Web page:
Legislators Hone Question of Eminent Domain

Instead of spending her days harvesting crops, Texas farmer Julia Trigg Crawford told lawmakers that she is now "a farmer locked in legal battle" to protect her family land.

Last year, Canadian company TransCanada said that it had the right to run its Keystone XL pipeline through her property. The company argued it was a "common carrier" with the right to exercise eminent domain to build on private land. But Crawford would have none of that, and she contended that the Native American artifacts and water on her farm needed to be protected. 

The Texas House Committee for Land and Resource Management on Monday heard testimony from Crawford and others concerned about companies that are using eminent domain to install pipelines on private property. While Crawford and others criticized the companies self-asserted right to the land, the companies contend that the pipeline they are installing is a "public good."

Under the current procedure, pipeline operators must obtain a “T-4” permit from the Texas Railroad Commission if they plan to build a new pipeline, to add to an existing pipeline, to delete a portion of the pipeline or to change operators for the pipeline. In this form, the pipeline operator — not the TRC — designates whether the line will be operated as a common carrier, gas utility or a private line, said general counsel for the TRC Lindil Fowler. Operators who are found to have lied, are subject to potential felony charges.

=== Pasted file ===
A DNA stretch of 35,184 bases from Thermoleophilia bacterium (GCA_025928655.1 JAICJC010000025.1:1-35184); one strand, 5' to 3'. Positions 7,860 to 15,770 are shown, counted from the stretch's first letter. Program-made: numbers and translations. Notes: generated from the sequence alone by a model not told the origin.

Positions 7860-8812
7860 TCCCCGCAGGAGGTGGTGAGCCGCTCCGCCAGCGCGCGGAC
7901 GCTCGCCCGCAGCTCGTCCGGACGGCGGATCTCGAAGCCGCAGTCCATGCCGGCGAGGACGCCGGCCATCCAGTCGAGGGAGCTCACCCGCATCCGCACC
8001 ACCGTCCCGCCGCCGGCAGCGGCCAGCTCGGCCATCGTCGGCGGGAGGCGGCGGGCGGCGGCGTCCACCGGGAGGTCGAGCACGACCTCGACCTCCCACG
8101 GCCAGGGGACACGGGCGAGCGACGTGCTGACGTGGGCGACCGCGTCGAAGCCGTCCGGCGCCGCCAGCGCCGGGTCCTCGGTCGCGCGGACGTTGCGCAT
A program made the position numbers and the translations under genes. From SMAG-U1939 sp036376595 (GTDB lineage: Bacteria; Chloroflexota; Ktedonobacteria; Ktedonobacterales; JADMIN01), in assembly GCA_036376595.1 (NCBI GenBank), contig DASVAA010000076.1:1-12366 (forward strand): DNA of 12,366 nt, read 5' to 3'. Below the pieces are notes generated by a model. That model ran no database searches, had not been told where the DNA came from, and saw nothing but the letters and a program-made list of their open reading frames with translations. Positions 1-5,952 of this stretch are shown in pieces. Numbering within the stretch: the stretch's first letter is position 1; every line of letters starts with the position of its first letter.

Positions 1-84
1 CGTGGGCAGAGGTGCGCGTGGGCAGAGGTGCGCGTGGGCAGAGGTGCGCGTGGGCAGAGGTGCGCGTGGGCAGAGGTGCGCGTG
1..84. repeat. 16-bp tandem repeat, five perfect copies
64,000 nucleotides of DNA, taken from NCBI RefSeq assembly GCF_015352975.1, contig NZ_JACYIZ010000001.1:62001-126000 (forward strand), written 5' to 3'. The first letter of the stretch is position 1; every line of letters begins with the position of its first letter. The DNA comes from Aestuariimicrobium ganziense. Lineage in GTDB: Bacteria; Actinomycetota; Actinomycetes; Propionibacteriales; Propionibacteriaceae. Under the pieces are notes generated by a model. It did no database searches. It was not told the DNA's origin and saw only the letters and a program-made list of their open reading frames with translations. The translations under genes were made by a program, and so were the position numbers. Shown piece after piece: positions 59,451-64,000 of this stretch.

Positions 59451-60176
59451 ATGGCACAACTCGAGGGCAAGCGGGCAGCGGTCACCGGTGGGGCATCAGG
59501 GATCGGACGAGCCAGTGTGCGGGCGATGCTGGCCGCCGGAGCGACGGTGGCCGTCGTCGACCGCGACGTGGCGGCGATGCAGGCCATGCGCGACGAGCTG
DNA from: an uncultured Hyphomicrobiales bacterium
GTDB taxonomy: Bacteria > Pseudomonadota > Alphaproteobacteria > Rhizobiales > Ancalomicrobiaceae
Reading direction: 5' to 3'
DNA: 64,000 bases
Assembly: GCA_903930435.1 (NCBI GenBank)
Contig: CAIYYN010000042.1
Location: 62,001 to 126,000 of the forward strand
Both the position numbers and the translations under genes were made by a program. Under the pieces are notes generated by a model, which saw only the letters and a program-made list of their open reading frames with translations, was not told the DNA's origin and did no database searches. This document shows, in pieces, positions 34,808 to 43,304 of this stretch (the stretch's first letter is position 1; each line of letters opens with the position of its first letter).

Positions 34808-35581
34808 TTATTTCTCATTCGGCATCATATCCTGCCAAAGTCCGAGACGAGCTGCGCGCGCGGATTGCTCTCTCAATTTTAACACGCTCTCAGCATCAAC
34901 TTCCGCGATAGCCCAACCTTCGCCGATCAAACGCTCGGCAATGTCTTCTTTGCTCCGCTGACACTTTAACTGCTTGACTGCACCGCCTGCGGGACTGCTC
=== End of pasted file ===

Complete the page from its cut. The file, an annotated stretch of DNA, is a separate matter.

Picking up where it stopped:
If a pipeline is classified as a common carrier, the operator can use eminent domain to build on private property. But the designations are at the center of disputes in several lawsuits by Texas landowners, including Crawford. 

The committee discussed whether operators themselves should be able to decide whether they are "common carriers" with the right to use eminent domain or whether the state should have more oversight in the process.

Committee chairman, state Rep. Rene Oliveira, D-Brownsville, asked at the start of testimony, should the legislature set a standard to better define how a pipeline can qualify as a common carrier? Or should the decision be left for the courts?

Crawford said the current “honor system” does not work.

“It appears the burden now falls on citizens” Crawford said. “We feel we are the victims of an energy industry allowed to go a bit rogue.” 

Both James Mann, a lawyer for the Texas Pipeline Association, and Phil Gamble, who represents the Texas Gas Processors Association, said the Legislature could centralize the process by instructing the TRC to evaluate and designation which operators are common carriers. 

“The energy industry in Texas is dependent on a predictable, regulatory environment,” Gamble said.

Mann suggested the TRC use existing market studies or research done by investors to determine whether the pipeline would be used widely enough to be considered a public good. 

But Josiah Neelay, an analyst for the Texas Public Policy Foundation, worried the burden of proof to be considered a common carrier would be too high for operators. 

“If the Keystone pipeline doesn’t classify as a common carrier, it's hard to see how any pipeline could,” Neelay said.

Greg Schnacke, executive director of government relations with Denbury Resources, a pipeline operator being sued in Texas, also warned that changing the approval process for a common carrier “could severely impede the development of pipelines in the state.”

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